Two historic developments are occuring in Europe, neither of which has been given due attention or interpretation in the United States. The first is the emergence of a Franco-German condominium on European affairs and the second a revival of the urge for German reunification. Both developments are long in coming but truly momentous in their consequences.
Presently no major decisions is taken on European policy without consultation between Bonn and Paris. The two leaders -- French President Giscard d'Estaing and German Chancellor Helmut Schmidt -- get on well together as past finance ministers and present intellectuals. Both are keenly interested in security affairs and brutally disparaging of recent American policies. Both seek to forge a new foundation for European policies toward the Soviets and on the Middle East which are at least detectably distinguishable from those made in America.
The consummation of their condominium took place last month during Giscard's five- day visit throughout West Germany. Though Giscard and Schmidt have been meeting privately on the average of once a month for some time, this was the first state visit by a French President to Germany in 18 years, in fact since Charles de Gaulle staged his dramatic reconciliation with Konrad Adenauer in 1962.
But this state visit may in time be considered even more importnt as the two leaders made their relationship and plans for the future rather explicit. As the French President annunced in a dinner speech, "Never have our two countries been liked so closely together, never have they been so close. It is up to our two countries, our two people to protect european will joined forces from a threatening life in the shadow and to reestablish the due power and importance of Europe in the world."
The two subsequently agreed on the need to modernize Western Nuclear forces in the face of the Soviet Euro-strategic buildup (via SS-20 mobile missiles and Backfire bombers), and Schmidt endorsed France's test of the neutron weapon and his inclination to proceed with deployment. French production and deployment of the neutron bomb, which will be finally decided in 1982 or 1983, could make France the only Western nation to have this as well as a range of other nuclear weapons.
What this condominium means for Washington is that European decisionmaking on both foreign policy and security affairs will be more coherent. This has its good and bad aspects -- good in that American officials will have an easier time telling who counts on the continent and dealing with them, and bad in that the US will face a more resolute and unified opposition whenever disagreements arise.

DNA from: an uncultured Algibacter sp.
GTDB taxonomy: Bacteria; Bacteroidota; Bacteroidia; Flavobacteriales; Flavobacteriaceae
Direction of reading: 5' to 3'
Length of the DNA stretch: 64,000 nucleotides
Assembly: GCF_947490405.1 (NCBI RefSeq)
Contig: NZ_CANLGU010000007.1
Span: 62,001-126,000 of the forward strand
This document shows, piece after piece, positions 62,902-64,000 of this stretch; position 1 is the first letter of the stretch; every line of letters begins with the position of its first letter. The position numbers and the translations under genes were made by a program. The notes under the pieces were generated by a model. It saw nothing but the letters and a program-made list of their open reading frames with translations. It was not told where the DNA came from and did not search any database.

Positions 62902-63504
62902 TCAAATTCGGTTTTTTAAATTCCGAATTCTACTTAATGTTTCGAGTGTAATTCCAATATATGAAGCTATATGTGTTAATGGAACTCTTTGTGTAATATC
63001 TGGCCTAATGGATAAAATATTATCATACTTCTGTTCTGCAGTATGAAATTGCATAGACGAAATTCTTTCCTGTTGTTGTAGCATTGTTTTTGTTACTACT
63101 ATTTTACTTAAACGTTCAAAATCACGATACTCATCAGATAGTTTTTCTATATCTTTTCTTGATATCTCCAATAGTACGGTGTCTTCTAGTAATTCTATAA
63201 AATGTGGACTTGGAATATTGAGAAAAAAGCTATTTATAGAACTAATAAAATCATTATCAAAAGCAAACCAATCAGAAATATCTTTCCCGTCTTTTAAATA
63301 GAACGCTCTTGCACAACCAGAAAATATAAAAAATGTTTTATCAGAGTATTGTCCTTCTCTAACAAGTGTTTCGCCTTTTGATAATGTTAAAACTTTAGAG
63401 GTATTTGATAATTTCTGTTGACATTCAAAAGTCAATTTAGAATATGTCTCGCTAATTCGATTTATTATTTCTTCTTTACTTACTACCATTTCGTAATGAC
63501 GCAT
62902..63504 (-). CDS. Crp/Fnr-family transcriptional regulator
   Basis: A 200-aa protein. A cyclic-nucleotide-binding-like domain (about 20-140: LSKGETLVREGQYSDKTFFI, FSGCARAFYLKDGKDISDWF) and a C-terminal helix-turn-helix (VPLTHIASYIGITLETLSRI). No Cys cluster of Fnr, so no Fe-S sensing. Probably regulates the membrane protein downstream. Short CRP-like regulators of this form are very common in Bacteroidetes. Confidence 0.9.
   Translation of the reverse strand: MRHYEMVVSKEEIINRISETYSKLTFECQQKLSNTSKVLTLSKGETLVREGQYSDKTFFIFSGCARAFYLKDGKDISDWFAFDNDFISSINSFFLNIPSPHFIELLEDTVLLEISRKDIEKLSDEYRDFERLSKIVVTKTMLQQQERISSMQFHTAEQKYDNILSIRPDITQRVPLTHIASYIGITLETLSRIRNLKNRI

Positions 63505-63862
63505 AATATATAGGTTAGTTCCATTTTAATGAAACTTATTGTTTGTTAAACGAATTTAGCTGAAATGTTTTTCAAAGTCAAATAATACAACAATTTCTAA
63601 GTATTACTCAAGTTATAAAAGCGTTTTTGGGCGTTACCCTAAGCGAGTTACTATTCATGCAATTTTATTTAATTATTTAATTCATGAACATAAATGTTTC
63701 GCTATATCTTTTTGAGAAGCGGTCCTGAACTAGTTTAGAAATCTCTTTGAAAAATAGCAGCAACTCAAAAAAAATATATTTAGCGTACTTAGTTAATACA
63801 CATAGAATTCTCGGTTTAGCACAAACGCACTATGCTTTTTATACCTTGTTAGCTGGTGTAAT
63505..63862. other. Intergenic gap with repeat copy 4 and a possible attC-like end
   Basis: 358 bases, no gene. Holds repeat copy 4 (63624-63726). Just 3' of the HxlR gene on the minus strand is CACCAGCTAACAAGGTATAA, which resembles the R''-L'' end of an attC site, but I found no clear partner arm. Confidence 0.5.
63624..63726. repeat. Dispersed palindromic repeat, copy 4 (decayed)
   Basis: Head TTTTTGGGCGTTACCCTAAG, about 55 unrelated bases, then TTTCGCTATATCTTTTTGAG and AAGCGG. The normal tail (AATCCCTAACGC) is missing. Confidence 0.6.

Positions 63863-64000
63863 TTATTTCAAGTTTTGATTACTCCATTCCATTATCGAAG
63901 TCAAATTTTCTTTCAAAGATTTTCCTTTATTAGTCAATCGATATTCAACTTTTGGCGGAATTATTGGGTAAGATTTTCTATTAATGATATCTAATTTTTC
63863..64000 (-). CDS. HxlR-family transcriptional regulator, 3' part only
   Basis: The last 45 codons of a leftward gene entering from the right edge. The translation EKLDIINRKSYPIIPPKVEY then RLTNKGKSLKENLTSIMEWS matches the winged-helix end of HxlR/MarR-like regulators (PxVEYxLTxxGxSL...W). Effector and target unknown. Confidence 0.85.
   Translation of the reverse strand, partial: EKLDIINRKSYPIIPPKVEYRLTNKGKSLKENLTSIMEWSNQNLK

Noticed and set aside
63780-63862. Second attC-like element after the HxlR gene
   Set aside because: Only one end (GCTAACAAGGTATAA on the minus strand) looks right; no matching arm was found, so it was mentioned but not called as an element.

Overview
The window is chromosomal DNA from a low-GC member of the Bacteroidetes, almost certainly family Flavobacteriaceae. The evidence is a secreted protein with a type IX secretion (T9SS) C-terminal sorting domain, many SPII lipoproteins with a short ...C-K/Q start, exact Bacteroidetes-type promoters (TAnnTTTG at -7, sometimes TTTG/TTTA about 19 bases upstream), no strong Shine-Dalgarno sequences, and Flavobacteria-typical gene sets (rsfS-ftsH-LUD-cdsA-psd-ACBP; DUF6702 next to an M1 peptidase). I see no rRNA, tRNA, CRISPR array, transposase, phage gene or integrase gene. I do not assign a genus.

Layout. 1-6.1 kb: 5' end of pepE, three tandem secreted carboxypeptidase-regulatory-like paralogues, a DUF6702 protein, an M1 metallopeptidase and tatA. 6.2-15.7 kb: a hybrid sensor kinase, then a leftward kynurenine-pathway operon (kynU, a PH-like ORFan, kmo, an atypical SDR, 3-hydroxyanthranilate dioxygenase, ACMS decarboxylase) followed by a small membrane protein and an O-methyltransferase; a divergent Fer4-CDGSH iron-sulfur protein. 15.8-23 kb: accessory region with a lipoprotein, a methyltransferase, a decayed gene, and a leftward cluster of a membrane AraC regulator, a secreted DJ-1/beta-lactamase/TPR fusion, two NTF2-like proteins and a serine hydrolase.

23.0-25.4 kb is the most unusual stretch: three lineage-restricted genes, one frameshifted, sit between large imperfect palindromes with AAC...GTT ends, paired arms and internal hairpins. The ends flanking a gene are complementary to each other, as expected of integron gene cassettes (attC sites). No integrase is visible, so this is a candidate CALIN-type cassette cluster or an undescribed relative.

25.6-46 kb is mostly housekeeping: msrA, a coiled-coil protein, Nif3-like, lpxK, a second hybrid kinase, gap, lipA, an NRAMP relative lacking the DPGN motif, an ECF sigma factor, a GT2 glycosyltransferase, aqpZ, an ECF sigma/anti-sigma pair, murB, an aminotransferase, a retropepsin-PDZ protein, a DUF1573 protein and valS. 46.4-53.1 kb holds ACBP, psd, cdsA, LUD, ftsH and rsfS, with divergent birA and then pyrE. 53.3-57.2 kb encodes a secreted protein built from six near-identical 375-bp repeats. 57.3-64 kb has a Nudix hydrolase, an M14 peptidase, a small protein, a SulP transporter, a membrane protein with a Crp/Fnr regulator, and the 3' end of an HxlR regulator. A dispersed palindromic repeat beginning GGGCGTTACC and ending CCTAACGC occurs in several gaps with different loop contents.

The second historic process is the peculiar revival of "the German question." Since the war, the prevailing assumption has been that the issue of German reunification was a dead one. Indeed, the world had learned that a mere seven decades of a unified Germany was quite enough, and so postwar politics was based on the premise of "never again."
Yet this premise has come open to question. Recently West Berlin Mayor Stobbe found himself sorrounded by a wildly cheering crowd during the first visit by any West Berlin mayor in East Berlin in more than 20 years. Likewise, Chancellor Schmidt met East German leader Honecker in Belgrade during Tito's funeral, when they held the first conference between two German state leaders in five years. Their discussions will continue during an inter-German summit in the coming weeks.
Beneath this West German-East German lovefest lie some cold economic benefits. East Germany recently announced that it plans to purchase up to $3.2 billion in Western industrial equipment over the coming five years. Inter-German trade is likely to exceed $5.6 billion this year as West Germany remains East Germany's most important Western trading partner.
What this lovefest means for the US is yet another emotional issue to consider when dealing with its European allies. Coming on the heels of the crises over Iran and relations wth the Soviets after their brutal invasion of Afghanistan, another complicating factor is unwelcome.
But in the coming years American officials must pay close attention to these European developments. For in the near term, West- West relations are likely to overshadow both East-West and North-South relations in publicity and importance. Without smooth allied relations, the industrialized democracies cannot effectively address nor redress the looming East-West and North-south problems.